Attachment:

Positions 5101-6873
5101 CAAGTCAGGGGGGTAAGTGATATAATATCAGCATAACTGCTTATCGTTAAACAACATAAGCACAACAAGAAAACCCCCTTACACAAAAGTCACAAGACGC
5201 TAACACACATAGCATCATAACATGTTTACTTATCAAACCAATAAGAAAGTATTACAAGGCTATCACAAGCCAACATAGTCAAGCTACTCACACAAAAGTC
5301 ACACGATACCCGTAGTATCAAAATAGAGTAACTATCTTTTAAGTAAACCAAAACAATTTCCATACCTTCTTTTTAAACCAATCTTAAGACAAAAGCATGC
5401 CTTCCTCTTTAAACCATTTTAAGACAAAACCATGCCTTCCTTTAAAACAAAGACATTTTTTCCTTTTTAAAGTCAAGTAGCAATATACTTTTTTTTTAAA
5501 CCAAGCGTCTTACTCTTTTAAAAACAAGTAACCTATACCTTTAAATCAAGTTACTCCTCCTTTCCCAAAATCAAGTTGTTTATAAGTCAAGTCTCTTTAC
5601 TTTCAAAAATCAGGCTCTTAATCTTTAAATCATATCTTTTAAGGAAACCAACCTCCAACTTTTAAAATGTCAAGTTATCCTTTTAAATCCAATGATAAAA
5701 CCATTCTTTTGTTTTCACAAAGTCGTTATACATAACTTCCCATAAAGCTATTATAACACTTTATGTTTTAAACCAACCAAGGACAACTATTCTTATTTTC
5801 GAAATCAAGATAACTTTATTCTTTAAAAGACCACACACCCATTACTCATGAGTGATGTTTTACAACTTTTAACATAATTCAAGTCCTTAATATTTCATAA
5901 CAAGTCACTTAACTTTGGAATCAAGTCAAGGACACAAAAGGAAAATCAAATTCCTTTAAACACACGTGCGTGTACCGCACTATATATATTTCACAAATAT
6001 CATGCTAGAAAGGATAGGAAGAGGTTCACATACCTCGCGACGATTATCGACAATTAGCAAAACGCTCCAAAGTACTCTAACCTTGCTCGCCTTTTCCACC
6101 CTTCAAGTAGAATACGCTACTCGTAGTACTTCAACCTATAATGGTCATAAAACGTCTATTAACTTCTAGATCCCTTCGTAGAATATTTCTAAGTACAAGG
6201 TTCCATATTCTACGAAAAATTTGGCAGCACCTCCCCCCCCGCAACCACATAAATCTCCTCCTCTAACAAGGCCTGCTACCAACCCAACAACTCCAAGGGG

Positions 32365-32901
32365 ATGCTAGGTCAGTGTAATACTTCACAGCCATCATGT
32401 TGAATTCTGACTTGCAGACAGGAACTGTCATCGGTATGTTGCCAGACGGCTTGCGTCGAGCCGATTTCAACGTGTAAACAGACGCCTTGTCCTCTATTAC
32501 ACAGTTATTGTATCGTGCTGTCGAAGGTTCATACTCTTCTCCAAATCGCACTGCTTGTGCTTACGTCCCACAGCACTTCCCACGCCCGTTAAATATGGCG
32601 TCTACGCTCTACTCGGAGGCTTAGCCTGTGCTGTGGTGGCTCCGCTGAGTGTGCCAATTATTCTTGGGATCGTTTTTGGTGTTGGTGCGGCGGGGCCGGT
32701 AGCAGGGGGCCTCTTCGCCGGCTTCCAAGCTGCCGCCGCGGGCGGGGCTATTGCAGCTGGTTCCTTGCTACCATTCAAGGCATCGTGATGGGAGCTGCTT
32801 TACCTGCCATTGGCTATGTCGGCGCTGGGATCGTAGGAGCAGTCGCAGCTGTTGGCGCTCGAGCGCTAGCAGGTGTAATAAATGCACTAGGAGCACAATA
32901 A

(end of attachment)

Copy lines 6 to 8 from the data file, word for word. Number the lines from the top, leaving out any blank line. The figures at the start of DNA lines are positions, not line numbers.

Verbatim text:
5501 CCAAGCGTCTTACTCTTTTAAAAACAAGTAACCTATACCTTTAAATCAAGTTACTCCTCCTTTCCCAAAATCAAGTTGTTTATAAGTCAAGTCTCTTTAC
5601 TTTCAAAAATCAGGCTCTTAATCTTTAAATCATATCTTTTAAGGAAACCAACCTCCAACTTTTAAAATGTCAAGTTATCCTTTTAAATCCAATGATAAAA
5701 CCATTCTTTTGTTTTCACAAAGTCGTTATACATAACTTCCCATAAAGCTATTATAACACTTTATGTTTTAAACCAACCAAGGACAACTATTCTTATTTTC